Republic V BC (Criminal Case E061 Of 2022)  KEHC 17153 (KLR) (28 December 2022) (Judgment)
|Criminal Case E061 of 2022||28 Dec 2022|
Teresia Mumbua Matheka
High Court at Nakuru
Republic v BC
Republic v BC (Criminal Case E061 of 2022)  KEHC 17153 (KLR) (28 December 2022) (Judgment)
Methods of dealing with children in conflict with the law.
The accused, a child held in a remand home, was facing a murder charge. Her case had been scheduled for hearing but there were concerns raised by the children officer of the remand home that the child was five (5) months pregnant and the court was not aware. The greatest concern was that a remand home was not conducive for the holding of a pregnant child, and in the event that she gave birth, it would not be conducive for a child mother and her baby.
The accused was charged with the murder of her child. In her defence it was contended that the accused was a survivor of an exceptionally difficult upbringing, having been raised by her grandparents due to the parents neglect, and having being married off as a child. The accused was carrying her second pregnancy, all at the tender age of 17 years. Her husband sent her away when her child was 1 year and 2 months old. She went to her grandmothers, only for the grandmother to find out she was by then 3 months pregnant. The grandmother was not ready to take care of three extra mouths and told her to go back to her husband who had taken in a new wife. It was alleged that she decided to kill her child and then kill herself instead of going back. The prosecution had tabled a plea agreement proposal in which if accepted would convict the accused to the lesser charge of manslaughter. The court was also tasked with deciding on the best way to proceed with the case.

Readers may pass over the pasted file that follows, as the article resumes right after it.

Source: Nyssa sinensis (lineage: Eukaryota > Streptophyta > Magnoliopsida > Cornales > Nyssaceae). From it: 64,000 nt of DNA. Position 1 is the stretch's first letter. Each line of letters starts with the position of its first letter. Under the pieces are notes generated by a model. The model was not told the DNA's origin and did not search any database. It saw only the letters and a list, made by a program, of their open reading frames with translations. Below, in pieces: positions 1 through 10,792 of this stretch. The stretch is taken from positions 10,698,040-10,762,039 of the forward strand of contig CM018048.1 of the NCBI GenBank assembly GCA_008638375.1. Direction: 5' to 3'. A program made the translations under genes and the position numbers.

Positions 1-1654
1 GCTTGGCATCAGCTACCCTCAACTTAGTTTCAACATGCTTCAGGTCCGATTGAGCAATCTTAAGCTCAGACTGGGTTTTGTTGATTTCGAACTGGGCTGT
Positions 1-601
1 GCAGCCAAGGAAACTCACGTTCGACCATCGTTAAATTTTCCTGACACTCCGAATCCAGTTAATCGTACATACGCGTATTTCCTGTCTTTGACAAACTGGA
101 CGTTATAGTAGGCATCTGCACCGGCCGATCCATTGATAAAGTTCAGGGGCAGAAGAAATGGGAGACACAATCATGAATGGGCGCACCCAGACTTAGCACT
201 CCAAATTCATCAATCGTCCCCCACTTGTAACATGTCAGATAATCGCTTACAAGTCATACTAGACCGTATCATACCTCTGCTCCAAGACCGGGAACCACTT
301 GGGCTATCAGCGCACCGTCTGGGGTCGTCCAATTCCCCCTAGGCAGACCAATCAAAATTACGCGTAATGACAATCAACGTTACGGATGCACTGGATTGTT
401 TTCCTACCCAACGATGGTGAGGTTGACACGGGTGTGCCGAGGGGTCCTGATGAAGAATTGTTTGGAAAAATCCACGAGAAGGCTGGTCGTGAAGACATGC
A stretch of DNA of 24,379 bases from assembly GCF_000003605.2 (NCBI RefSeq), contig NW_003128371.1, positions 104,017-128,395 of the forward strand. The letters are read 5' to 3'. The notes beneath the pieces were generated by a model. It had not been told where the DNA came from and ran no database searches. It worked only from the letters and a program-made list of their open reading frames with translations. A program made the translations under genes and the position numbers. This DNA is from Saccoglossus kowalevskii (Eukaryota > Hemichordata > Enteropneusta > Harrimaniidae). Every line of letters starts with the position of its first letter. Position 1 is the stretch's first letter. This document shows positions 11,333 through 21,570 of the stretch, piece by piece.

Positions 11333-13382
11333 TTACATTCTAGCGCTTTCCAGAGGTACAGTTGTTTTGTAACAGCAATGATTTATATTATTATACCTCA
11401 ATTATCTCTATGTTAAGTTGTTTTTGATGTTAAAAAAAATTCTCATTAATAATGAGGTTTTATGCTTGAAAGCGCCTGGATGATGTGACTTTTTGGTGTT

- What was the procedure to be followed by authorities in the criminal justice system in the arrest and presentation of a charge to a child?
- Whether the police erred in arresting a child charged with the murder of her child without following up to charge the father of the murdered child for defilement.
- What should courts take into consideration in determining the best way to deal with a child in conflict with the law?
- The court was guided to always act in the best interests of the child. Detention of a child ought to be the last resort. There was a mistake on the court's part. The Children Act on the categories of children in need of care and protection included under section 144(r), a child who was pregnant, and under section 144(bb) a child who was in conflict with the law. The court of the view that the arrested child was not only in conflict with the law, but was also in need of care and protection.
- The mental assessment report, which indicated that she was 17 years old, 1st born of 8 siblings, separated from her husband with whom they had one child (the deceased) and was now pregnant with the 2nd child. There was history of early childhood trauma as she had been married from the age of 15 years old. The psychiatrist formed the opinion that she was mentally fit to stand trial, but, in addition, she was psychologically traumatized and a victim of Gender Based Violence. He recommended that she required more psycho-social support and rescue from the situation she was in.